Romania has hosted some 57,000 refugees from Ukraine since the Russian army launched its offensive, according to UNHCR. Bucharest has removed the mandatory quarantine obligation for COVID-19 for people from Ukraine.

The busiest border crossing is Siretfollowed by that of Sighetul-Marmatiei, both in the north of Romania. Two reception camps have been set up in both.

In addition, Ukrainians resort to the land border crossing of Halmeu and to that of Isaccea, on the stretch of the Danube that separates both countries along the Black Sea, according to the Romanian Border Police. Refugees are also entering via Moldova.


Moldova has so far received more than 103,000 Ukrainian refugees, according to United Nations data. The country’s president, Maia Sandu, has assured that they will receive “everyone” who asks them for help.

The Moldovan authorities have established two humanitarian centers in the towns of Palanca and Ocnitain the north of the country, where refugees can receive “humanitarian, legal and food assistance,” reports AFP.


UNHCR reports that 90,000 people have left Ukrainian territory for Slovakia, which has promised to take in all people who “flee from the military conflict” without the need for them to present a passport. The country has thus opened the borders to Ukrainian refugees and the Government has reported that they have 10,000 accommodation places for people who do not have relatives to receive them.


Bordering northern Ukraine, the country is an ally of Russia and not only hosts several Russian military bases on its territory, but one of the main fronts of the invasion was established from the Russian troops that left Belarus for Kiev, distant only 80 kilometers from the border. Still, according to UNHCR, 406 people have sought refuge on Belarusian soil.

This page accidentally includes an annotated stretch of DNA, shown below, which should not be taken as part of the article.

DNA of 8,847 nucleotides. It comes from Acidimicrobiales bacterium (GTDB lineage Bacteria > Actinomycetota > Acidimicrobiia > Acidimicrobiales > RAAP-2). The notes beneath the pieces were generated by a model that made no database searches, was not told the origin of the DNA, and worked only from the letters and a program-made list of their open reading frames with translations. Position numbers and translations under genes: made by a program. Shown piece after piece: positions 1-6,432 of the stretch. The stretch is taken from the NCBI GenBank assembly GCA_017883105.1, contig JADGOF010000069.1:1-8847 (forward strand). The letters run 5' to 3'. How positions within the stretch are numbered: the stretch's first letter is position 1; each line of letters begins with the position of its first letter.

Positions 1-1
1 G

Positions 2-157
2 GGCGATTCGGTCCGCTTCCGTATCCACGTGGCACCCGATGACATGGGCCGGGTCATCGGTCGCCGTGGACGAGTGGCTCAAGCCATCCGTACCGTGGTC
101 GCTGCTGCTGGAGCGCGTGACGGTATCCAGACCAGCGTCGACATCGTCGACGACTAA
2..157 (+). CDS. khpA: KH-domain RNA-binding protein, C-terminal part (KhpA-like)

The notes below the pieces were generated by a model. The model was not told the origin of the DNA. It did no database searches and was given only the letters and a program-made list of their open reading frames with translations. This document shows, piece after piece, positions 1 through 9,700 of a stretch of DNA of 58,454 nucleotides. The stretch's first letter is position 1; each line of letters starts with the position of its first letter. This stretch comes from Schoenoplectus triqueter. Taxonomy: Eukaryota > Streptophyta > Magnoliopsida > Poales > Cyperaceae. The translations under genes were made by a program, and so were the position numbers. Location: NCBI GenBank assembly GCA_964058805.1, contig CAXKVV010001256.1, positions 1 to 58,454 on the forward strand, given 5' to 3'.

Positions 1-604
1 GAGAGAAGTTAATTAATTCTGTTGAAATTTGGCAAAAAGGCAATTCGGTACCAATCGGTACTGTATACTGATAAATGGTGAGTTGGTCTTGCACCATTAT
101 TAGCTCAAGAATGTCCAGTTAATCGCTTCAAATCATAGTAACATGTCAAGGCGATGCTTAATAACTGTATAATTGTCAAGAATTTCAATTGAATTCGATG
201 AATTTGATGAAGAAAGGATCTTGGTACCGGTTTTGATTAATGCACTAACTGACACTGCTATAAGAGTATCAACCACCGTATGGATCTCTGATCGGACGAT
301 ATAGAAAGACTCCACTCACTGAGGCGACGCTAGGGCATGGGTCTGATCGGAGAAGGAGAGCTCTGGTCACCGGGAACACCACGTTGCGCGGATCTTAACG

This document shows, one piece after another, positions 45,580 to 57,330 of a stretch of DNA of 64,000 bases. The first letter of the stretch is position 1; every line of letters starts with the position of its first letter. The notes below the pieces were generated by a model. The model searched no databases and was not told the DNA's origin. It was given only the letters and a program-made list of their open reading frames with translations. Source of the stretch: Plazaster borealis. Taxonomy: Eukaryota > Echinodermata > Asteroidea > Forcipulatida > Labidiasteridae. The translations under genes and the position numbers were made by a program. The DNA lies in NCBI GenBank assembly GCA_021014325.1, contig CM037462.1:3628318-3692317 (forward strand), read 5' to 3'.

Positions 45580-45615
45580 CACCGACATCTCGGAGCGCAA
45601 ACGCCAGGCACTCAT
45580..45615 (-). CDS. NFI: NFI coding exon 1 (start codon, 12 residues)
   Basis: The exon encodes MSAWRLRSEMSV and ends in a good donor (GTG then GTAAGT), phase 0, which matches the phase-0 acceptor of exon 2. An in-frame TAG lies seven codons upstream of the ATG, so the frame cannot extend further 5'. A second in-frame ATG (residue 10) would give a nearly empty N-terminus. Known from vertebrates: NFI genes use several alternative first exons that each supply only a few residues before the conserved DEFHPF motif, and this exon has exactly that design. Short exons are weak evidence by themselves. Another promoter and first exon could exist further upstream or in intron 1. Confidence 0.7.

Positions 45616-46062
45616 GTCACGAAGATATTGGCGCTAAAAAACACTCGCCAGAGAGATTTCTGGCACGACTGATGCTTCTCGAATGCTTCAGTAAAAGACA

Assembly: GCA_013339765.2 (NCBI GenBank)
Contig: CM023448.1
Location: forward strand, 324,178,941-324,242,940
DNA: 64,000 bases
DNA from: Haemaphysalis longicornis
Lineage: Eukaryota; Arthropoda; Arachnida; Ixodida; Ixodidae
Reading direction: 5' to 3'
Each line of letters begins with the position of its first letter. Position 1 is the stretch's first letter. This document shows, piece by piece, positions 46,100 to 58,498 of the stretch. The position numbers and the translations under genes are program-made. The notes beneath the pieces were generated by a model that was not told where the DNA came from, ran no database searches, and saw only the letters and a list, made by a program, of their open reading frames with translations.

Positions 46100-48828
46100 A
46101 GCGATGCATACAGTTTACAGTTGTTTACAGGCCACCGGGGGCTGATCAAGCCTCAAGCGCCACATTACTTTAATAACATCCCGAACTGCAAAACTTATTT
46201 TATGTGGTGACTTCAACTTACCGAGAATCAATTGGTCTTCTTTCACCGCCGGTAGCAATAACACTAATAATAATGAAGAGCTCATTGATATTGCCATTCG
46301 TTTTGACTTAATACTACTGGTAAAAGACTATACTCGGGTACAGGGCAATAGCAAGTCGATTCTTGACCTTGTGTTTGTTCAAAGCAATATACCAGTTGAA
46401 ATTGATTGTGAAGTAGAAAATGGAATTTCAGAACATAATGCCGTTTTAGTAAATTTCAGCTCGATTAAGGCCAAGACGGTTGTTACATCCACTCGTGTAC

Other European countries

UNHCR reports that more than 110,000 people they had left the Ukraine to take refuge in other European countries.

On the other hand, the countries of the European Union agreed on March 3, a week after the invasion began, to grant temporary protection to refugees arriving from Ukraine through a 2001 directive, approved after the Balkan wars. . This will provide people who have fled Ukraine, whatever Member State they are in, with a residence permit, access to the labor market and housing, and medical and social assistance for a period of up to three years.

More than 92,000 asylum requests from Ukrainians in twelve years

Ukrainian citizens have made 92,095 asylum applications to European countries in twelve years, between 2008 and 2020, according to Eurostat data. The requests hardly exceed a thousand before 2014, but from that year -with the accession of the Crimean peninsula by Russia- the requests soared to 22,405 in 2015. Last year they were something 6,040.

Spainspecifically, has received in these twelve years up to 14,630 asylum applications by Ukrainian citizens, but only 65 of them were before 2014. A year later it reached the highest number with 3,345 requests while in 2020 they already dropped to 1,115.

Only Italy (17,510) and Germany (14,630) have received more requests, according to Eurostat statistics, which collects requests, so the same person may have made several in different countries.

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George Holan

George Holan is chief editor at Plainsmen Post and has articles published in many notable publications in the last decade.